After polishing and a coat of wax, I’m done with the paint of the racecar. I’m beyond happy at how it came out, because I have no idea what I’m doing, I just follow the directions on cans. I would’ve replaced the fender had I thought the car was going to come out even half this good.
To recap, I decided to recommission the old racecar this spring. Actually, I initially planned to just get it running and then sell it cheap, but I kept on working on it until it was nearly race ready again. Being on the original paint from 1988, it was much more of an ask me about Mary Kay products color than red, and it wasn’t presentable to run with SCCA.
So I painted the trim and then started sanding. After much sanding, I hit it with a 2k Urethane primer, sanded a whole lot more and then sprayed it with three coats of a high quality single stage urethane paint mixed to the original Honda R-63 Rio Red. All this was done in my garage, and while the initial result was way better than I expected, there was plenty of dust and dog hair dried in the paint.
After procrastinating all summer, the cooler weather prompted me to finish up the paint. On Saturday I wet sanded it with 1500 grit. It wasn’t fun. On Sunday I wet sanded again 2000 grit and then compounded. It wasn’t fun, either. Today I polished it to get the swirls out and then finished it off with a coat of wax.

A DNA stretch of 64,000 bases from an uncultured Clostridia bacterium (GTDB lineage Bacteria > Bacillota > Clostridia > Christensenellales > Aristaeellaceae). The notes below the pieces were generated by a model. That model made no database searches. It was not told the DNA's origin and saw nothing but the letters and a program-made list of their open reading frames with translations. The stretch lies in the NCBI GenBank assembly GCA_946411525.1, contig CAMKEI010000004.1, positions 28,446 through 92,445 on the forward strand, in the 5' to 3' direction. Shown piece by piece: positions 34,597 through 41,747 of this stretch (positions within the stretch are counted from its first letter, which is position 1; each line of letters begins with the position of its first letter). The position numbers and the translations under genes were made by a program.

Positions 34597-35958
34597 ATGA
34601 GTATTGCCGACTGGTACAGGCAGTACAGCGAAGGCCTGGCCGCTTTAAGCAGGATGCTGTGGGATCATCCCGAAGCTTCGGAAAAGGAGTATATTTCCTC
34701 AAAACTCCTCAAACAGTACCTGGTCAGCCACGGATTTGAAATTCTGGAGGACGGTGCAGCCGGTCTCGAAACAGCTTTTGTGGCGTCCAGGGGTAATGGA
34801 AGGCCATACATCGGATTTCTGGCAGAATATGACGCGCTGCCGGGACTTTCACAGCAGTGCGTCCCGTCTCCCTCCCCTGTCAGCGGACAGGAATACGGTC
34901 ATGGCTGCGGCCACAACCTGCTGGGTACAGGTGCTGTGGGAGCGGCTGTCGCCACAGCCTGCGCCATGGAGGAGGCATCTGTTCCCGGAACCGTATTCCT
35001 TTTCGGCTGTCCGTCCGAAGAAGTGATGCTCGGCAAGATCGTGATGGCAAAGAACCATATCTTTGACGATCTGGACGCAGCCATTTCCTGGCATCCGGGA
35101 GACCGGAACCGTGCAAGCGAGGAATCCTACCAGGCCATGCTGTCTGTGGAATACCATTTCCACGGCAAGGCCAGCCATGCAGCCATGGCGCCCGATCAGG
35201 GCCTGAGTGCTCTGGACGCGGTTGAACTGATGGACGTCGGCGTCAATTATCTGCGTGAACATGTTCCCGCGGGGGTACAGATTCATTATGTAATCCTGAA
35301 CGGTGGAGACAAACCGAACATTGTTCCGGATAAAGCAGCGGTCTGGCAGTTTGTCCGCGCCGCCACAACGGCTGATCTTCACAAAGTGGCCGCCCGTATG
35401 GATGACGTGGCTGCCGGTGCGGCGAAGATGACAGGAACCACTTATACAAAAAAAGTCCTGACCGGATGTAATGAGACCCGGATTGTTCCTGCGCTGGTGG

In the end, I’ve probably got 50-60 hours of time into it, and probably close to a grand in costs if I were to add it all up.Don’t paint your own car, just take it to the body shop of your choice and bring your checkbook. While I’ve learned a lot (including that I didn’t do as good a job masking as I thought I was), I don’t think I’ll ever paint a car again. I know why good bodywork costs so much money. It turns out that it only seems expensive until you’ve tried it yourself.